I *NEED* to run.
That’s all the text to my husband says and he understands that it means I need 30 minutes. Thirty minutes without anyone asking questions or needing something. Thirty minutes preferably by myself. Usually the only 30 minutes in a row I have without someone touching me.
It’s about more than running and fitness. It’s about my mental health and being partners and taking turns. As my feet hit the pavement in the rhythmic thud, thud, thud, it all starts to make sense. (Stick with me non-runners!).
It’s been four years since I was marathon training, easily getting in five- to seven -mile runs. In those four years I have been pregnant four times and had two babies, so I’m starting over from the beginning. I’m following a couch-to-5K program and am on week six. So I’m just getting up to running 20-30 minutes straight, without walking.
On this particular run I was a ball of stress: So much to do at home, the kids were crazy, it was hot and humid and I was supposed to run for 22 minutes. My last run had just one 10-minute stretch and it was hard. I didn’t think I could do it.
There are always things pulling at us parents when we want to do something that is for us. Whether it’s running, golf, a night out with friends, heck even a shower can feel like you are stealing from time with your kids. It’s not always easy. But as my feet thud, thud, thud into the path and the squeals and shrieks from a toddler who doesn’t want me to go fade into the background I can see it clearly.
If I focus down, looking at my feet, my form, the road directly underneath me, the run seems to take longer. It’s a harder, daunting, grueling event. Not to mention dangerous! Not that I would know about running into things or people, ahem. But the simple act of looking up, setting the focus far ahead, the end of the block, the horizon and suddenly I’m almost there. In what feels like the blink of an eye, I am almost done. My legs just go, they know what they need to do, they stretch and reach and thud, thud, thud and I don’t need to be hovering on top of them to make sure of it.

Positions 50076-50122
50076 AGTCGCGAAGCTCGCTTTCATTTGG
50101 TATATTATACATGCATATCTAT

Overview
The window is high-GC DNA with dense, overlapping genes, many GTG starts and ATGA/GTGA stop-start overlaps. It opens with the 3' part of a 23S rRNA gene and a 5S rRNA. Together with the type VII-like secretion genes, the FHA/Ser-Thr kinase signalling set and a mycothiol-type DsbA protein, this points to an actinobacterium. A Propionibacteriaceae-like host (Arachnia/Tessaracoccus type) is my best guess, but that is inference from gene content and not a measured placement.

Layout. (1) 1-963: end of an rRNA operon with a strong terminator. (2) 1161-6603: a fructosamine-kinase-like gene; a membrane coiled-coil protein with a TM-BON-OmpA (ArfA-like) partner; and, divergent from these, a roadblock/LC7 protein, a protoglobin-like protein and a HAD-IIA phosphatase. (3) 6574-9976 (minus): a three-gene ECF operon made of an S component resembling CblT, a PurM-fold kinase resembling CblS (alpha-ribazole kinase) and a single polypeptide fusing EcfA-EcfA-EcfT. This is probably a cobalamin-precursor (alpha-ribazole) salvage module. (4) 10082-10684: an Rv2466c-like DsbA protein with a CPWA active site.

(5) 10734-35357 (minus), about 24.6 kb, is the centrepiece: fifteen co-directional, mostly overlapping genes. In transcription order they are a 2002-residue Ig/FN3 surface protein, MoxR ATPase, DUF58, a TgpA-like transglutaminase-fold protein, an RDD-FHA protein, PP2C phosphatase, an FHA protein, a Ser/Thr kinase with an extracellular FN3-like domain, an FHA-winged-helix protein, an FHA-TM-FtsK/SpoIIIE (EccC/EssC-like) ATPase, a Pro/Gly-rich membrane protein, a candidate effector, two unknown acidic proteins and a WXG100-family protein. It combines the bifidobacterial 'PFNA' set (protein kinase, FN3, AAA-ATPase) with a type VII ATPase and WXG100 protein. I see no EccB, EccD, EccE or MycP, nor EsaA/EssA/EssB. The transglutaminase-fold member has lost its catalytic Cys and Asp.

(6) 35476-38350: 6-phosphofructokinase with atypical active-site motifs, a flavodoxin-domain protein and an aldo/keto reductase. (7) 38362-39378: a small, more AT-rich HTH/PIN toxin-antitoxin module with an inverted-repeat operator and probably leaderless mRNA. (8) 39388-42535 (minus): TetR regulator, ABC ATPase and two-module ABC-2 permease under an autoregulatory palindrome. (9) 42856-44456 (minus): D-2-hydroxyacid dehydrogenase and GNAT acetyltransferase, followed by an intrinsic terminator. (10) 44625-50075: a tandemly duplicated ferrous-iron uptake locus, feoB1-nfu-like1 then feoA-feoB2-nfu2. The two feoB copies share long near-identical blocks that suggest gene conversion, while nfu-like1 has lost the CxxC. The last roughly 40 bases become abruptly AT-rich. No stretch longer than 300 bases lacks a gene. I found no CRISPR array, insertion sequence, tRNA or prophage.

Parenthood is like that.
The day to day, minute to minute when you are focused on getting from A to B — people fed, clothes on — it’s grueling. The thought of starting it over again tomorrow is daunting. But when you look up and focus down the road, you realize you’re almost there. Soon they will feed and dress themselves and the here to there won’t be the same. In the blink of an eye you will be past the hard stuff.
So pick your head up, mama, look down the road, dad. These days of babies and toddlers are hard, oh so hard, but they are short. I’m pretty sure that like finishing a race, when we get to the end we’re going to feel like champions, and look back and think, huh, that wasn’t that bad after all.